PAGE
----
An important worry about what Simon Blackburn has called ‘quasi-realism’ is that it collapses into realism full-stop. Edward Harcourt has recently pressed the worry about collapse into realism in an original way. Harcourt presents the challenge in the form of a dilemma. Either ethical discourse appears to ordinary speakers to express representational states or not. If the former then expressivism means that this appearance is not saved after all, in which case quasi-realism fails in its own terms. If the latter, (...) then we lose our grip on the idea that ordinary descriptive utterances are somehow paradigmatic assertions of fact and with it our ability to explain why such utterances really do express representational states. Finally, Harcourt argues that the expressivist’s only hope for meeting these concerns relies on a distinction between states of mind with a ‘world-directed’ direction of fit and those with a ‘state-directed’ direction of fit, the thesis that no state of mind has both directions of fit, and the thesis that a state-directed direction of fit entails no truth-conditions. Previous critics have attacked and, but Harcourt takes a novel turn and attacks. The challenge is a bracing one. If Harcourt is right, then the quasi-realist project inevitably destroys the very distinction in terms of which his position is cast – roughly, the distinction between beliefs and desires. I argue that Harcourt’s challenge can be met. To anticipate, I argue that Harcourt’s critique presumes that the quasi-realist’s fundamental distinction is best understood semantically, whereas I shall argue that it is better understood functionally. (shrink)
At least since the late Early Modern period, the Holy Grail of ethics, for many philosophers, has been to say how ethical values could have a kind of protagorean objectivity: values are to be both fully objective as values and yet depend on us by their very nature. More than any other contemporary foundational approach it is “constructivist” theories, such as those due to Rawls, Scanlon, and Korsgaard, which have consciously sought to explain how protagorean objectivity is a real possibility. (...) Yet there remains considerable uncertainty about what the various versions of constructivism have in common, what, if anything, “constructivism” as a general approach is supposed to accomplish, and whether, if it is a general approach, it amounts to a distinctive foundational view. (shrink)
Meta-ethical non-cognitivism makes two claims—a negative one and a positive one. The negative claim is that moral utterances do not express beliefs which provide the truth-conditions for those utterances. The positive claim is that the primary function of such utterances is to express certain of the speaker’s desire-like states of mind. Non-cognitivism is officially a theory about the meanings of moral words, but non-cognitivists also maintain that moral states of mind are themselves at least partially constituted by desire-like states to (...) which moral utterances give voice. Non-cognitivists need a plausible account of what distinguishes whims, addictions and cravings from genuinely moral judgments. For while non-cognitivists maintain that in a suitably broad sense moral judgments just are constituted by desire-like states they also insist that not any old desire constitutes a genuinely moral judgment. Since the challenge is to demarcate what is distinctive about moral attitudes we might usefully call this the demarcation challenge. One common strategy for meeting the demarcation challenge is to focus on desires directed at getting others to share one’s own desires and emotions. This strategy has some of its earliest roots in Charles Stevenson’s pioneering work. Stevenson argued that there is a ‘do so as well!’ aspect to moral discourse. On Stevenson’s account, in saying something is morally good a speaker not only expresses her own attitude of approval of the object of evaluation but also urges her interlocutors to share that attitude, thereby expressing a desire that they ‘do so as well.’ More recently, in Ruling Passions, Simon Blackburn emphasizes the importance of what he refers to as a ‘staircase of practical and emotional ascent’. (shrink)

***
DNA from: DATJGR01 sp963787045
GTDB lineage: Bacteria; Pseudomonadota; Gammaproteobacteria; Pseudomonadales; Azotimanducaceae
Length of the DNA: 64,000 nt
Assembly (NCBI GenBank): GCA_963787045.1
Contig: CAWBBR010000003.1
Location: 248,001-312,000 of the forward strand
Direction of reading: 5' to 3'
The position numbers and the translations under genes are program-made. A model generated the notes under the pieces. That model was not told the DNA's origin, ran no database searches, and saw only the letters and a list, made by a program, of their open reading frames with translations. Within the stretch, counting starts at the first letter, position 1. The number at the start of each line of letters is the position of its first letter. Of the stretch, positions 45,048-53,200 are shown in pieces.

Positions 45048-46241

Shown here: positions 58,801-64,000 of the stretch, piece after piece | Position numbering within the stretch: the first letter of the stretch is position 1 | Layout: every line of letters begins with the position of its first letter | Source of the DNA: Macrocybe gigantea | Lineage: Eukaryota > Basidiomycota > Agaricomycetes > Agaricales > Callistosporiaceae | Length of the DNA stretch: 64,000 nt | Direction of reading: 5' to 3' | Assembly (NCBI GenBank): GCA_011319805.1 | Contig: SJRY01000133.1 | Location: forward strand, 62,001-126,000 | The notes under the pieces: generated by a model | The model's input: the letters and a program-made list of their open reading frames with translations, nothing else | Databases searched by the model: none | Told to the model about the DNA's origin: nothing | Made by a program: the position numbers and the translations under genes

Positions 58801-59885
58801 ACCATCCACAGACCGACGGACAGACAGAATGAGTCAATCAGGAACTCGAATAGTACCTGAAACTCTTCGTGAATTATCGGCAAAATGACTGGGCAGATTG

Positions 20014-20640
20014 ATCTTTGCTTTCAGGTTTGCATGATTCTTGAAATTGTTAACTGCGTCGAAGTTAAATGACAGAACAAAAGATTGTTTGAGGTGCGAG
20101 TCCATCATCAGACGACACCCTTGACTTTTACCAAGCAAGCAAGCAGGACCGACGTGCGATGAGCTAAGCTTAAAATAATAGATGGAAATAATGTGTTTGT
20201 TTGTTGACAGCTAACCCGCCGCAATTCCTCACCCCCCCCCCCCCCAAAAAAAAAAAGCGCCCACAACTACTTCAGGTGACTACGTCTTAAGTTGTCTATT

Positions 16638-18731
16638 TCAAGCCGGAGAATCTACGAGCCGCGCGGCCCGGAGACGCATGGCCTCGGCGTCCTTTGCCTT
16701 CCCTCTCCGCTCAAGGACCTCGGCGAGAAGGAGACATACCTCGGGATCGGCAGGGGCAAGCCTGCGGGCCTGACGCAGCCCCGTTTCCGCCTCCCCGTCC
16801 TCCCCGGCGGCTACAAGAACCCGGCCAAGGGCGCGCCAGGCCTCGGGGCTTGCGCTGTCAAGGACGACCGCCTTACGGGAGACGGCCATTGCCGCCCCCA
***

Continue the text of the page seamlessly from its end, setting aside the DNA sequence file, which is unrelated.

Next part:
The central thesis of Derek Parfit's On What Matters is that three of the most important secular moral traditions – Kantianism, contractualism, and consequentialism – all actually converge in a way onto the same view. It is in this sense that he suggests that we may all be 'climbing the same mountain, but from different sides'. In this paper, I argue that Parfit's argument that we are all metaphorically climbing the same mountain is unsound. One reason his argument does not (...) work is that he has misunderstood the way in which a plausible rule-consequentialism should understand the supervenience of rightness on all possible acceptance levels of the ideal moral code. In place of Parfit's own understanding of this, I develop a view I call 'variable-rate rule-utilitarianism', which I argue shares the key insight of Parfit's view but avoids a fatal objection to his own articulation of that insight. Finally, I explore how this modification might allow us to still make a case that we are all 'climbing the same mountain', albeit in a very different way and for very different reasons than the ones Parfit had in mind. (shrink)